The opening of the Recent Art Museum (MARe) in Bucharest, on October 9, has attracted the interest of a large audience. The museum had some 2,000 visitors within three hours, MARe said in a Facebook post.
The museum, headed by Erwin Kessler, is the first private one of its kind in Romania since the opening of the Simu Museum in 1910.
The art collection of businessman Roger Akoury is the backbone of MARe, Mediafax reported. Akoury is one of the founders of local pharmaceutical group A&D Pharma, sold last year to Dr.Max.
The museum’s permanent collection, titled “Limited liability stylistic diversity”, covers Romanian art starting with the 1960s to the present. It includes key works by artists such as Ion Țuculescu, Andrei Cădere, Ion Grigorescu, Paul Neagu, Ștefan Bertalan, Nicolae Comănescu, Roman Cotoșman, Pavel Ilie, Diet Sayler, Alexandru Chira, Horia Bernea, Florin Mitroi, Marian Zidaru, Ioana Bătrânu, Vioara Bara, Teodor Graur, Dan Perjovschi, Dumitru Gorzo, Victor Man, Ecaterina Vrana, Vlad Nancă, Gili Mocanu, Anca Mureșan, Ovidiu Feneș, Cristina David, Ion Bârlădeanu and more. The works are paintings, sculpture, installation, photography, conceptual and video art.
One of the temporary exhibitions currently on display at MARe is “Men”, featuring works of Canadian artist Jeff Wall, known worldwide for his large-scale photographic work. The exhibition will be open until January 28, 2019. It covers the most representative works of the artist from the 1980s to the present.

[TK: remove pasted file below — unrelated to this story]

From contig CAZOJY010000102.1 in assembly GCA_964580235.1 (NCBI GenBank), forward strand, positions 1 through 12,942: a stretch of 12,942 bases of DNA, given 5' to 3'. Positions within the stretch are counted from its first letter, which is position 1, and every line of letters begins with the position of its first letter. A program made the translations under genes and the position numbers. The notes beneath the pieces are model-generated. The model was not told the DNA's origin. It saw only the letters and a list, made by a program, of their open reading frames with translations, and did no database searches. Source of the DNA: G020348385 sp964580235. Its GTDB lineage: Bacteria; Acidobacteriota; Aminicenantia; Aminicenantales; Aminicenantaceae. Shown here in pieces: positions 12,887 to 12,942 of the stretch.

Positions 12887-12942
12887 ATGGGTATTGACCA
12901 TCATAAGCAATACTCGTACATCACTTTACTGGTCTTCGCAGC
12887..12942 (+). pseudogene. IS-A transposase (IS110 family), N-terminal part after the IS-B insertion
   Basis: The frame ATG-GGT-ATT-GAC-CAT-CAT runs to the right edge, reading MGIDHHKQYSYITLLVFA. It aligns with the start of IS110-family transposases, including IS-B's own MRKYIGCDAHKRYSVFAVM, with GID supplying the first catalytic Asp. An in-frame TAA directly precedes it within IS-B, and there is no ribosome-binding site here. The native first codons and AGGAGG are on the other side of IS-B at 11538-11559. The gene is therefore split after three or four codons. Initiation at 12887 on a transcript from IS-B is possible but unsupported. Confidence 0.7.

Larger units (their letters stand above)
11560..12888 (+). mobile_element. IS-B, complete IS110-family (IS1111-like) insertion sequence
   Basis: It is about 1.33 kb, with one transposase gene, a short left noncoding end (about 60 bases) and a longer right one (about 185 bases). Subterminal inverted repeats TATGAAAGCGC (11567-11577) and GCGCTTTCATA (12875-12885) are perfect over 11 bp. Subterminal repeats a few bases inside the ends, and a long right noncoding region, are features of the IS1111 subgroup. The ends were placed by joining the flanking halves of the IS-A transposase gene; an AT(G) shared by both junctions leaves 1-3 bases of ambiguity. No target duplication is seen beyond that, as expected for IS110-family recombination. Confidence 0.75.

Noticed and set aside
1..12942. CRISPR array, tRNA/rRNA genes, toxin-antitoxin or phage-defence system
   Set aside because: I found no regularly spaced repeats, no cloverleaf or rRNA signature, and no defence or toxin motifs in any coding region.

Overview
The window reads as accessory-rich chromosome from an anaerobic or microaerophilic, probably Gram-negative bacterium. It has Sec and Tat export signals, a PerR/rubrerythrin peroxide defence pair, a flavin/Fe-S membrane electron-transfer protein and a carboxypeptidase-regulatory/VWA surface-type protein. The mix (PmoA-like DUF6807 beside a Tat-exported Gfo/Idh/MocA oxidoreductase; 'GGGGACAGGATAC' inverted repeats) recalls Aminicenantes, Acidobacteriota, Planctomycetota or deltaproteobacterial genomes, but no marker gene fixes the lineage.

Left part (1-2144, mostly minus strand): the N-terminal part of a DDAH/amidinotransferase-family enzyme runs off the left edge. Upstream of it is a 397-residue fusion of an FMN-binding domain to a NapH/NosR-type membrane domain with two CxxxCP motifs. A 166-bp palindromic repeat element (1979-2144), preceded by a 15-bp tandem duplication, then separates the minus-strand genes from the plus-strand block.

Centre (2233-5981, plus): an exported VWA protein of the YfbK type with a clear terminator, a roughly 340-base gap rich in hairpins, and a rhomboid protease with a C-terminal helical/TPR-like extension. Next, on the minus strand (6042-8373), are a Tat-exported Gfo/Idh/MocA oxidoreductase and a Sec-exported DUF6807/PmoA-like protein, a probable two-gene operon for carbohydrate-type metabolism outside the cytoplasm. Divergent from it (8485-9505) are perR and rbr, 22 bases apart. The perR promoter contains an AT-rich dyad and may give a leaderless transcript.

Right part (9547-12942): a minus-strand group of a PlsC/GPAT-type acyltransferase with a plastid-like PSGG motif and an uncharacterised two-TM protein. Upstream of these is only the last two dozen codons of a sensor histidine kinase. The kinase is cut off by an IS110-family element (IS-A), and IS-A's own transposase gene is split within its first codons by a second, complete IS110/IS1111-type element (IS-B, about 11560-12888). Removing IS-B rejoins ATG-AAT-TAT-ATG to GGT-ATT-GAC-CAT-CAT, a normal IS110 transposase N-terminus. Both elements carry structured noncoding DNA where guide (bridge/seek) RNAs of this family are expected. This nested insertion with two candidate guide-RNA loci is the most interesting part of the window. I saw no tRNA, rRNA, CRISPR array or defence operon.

After Jeff Wall other artists to be featured at MARe next year are Martin Creed and Thomas Ruff.
The museum spreads on five levels, and has an auditorium, a library, a cafeteria and a garden. It is located in a villa in the Primăverii neighbourhood. The building used to be a temporary residence of Ana Pauker, a Communist leader and foreign affairs minister in the late 1940s. It has been redesigned by YTAA (Youssef Tohme Architects and Associates) with a new identity that resonates with the contemporary community.
MARe is open daily, except Tuesdays, from 11:00 to 19:00. An entrance ticket costs RON 15 (EUR 3.2).
(Photos: Inquam Photos/George Calin)